Radiation exposure using the O-arm® surgical imaging system
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This study was conducted to characterise the O-arm® surgical imaging system in terms of patient organ doses and medical staff occupational exposure during three-dimensional thoracic spine and pelvic examinations.
An anthropomorphic phantom was used to evaluate absorbed organ doses during a three-dimensional thoracic spine scan and a three-dimensional pelvic scan with the O-arm®. Staff occupational exposure was evaluated by constructing an ambient dose cartography of the operating theatre during a three-dimensional pelvic scan as well as using an anthropomorphic phantom to simulate the O-arm® operator.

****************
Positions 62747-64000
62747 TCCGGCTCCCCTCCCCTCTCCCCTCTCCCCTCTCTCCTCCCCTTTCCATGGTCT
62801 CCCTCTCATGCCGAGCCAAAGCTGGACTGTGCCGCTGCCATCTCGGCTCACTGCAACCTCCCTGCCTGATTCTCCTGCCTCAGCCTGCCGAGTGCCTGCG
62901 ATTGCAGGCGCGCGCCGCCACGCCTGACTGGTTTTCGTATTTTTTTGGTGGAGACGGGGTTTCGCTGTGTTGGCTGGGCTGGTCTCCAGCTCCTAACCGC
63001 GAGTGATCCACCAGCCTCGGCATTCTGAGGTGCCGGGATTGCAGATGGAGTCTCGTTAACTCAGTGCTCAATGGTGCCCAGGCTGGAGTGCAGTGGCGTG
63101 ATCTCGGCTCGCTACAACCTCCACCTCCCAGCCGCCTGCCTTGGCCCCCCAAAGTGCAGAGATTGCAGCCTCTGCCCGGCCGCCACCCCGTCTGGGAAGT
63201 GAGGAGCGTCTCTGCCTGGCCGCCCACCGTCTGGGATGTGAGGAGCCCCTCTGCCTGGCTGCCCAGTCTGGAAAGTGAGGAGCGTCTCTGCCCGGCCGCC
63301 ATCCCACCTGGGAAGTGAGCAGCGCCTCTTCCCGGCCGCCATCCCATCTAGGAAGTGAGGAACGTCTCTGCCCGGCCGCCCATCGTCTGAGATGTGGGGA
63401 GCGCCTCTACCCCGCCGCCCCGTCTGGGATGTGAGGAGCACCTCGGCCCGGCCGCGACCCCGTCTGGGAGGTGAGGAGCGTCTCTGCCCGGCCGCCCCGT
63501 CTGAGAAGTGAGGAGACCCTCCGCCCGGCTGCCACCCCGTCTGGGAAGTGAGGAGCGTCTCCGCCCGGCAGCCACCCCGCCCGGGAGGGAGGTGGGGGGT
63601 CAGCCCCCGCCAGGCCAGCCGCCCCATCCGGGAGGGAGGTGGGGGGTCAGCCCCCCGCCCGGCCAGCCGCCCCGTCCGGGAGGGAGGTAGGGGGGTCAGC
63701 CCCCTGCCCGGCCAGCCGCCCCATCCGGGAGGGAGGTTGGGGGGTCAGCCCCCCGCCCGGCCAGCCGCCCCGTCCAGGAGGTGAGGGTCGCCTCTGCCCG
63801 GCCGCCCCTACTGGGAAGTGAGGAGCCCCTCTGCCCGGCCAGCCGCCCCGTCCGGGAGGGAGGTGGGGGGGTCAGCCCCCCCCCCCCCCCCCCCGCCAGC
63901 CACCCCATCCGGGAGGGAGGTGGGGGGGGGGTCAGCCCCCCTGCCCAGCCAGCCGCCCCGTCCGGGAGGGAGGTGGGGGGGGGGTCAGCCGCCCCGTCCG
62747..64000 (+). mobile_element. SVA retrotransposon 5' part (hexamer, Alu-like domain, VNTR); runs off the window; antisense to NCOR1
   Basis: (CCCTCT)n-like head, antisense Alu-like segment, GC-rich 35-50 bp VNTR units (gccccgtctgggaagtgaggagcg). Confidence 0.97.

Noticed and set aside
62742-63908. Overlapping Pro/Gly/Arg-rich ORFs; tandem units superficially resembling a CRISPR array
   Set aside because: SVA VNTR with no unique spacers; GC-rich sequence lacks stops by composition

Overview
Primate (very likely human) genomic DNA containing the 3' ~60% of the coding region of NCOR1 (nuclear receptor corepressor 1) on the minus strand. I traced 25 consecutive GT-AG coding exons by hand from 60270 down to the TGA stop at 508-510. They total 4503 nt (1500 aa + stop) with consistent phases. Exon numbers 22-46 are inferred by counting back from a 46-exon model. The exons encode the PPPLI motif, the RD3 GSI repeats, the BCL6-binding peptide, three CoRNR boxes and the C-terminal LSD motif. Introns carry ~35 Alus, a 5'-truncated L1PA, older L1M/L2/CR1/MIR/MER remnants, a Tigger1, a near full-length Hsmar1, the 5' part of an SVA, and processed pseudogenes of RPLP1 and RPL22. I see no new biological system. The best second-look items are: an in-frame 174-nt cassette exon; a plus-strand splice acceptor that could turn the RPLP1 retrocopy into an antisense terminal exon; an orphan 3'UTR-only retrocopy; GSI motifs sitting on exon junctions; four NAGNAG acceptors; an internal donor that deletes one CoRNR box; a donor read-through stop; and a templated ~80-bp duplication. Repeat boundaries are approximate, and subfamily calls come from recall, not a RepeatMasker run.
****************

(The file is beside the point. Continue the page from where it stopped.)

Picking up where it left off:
Patient organ doses ranged from 30 ± 4 μGy to 20.0 ± 3.0 mGy and 4 ± 1 μGy to 6.7 ± 1.0 mGy for a three-dimensional thoracic spine and pelvic examination, respectively. For a single three-dimensional acquisition, the maximum ambient equivalent dose at 2 m from the iso-centre was 11 ± 1 μSv.
Doses delivered to the patient during a three-dimensional thoracic spine image acquisition were found to be significant with the O-arm®, but lower than those observed with a standard computed tomography examination. The detailed dose cartography allows for the optimisation of medical staff positioning within the operating theatre while imaging with the O-arm®.
KeywordsO-arm Staff and patient radiation exposure Dosimetry Organ dose 3D surgical imaging system
Compliance with ethical standards
Conflict of interest
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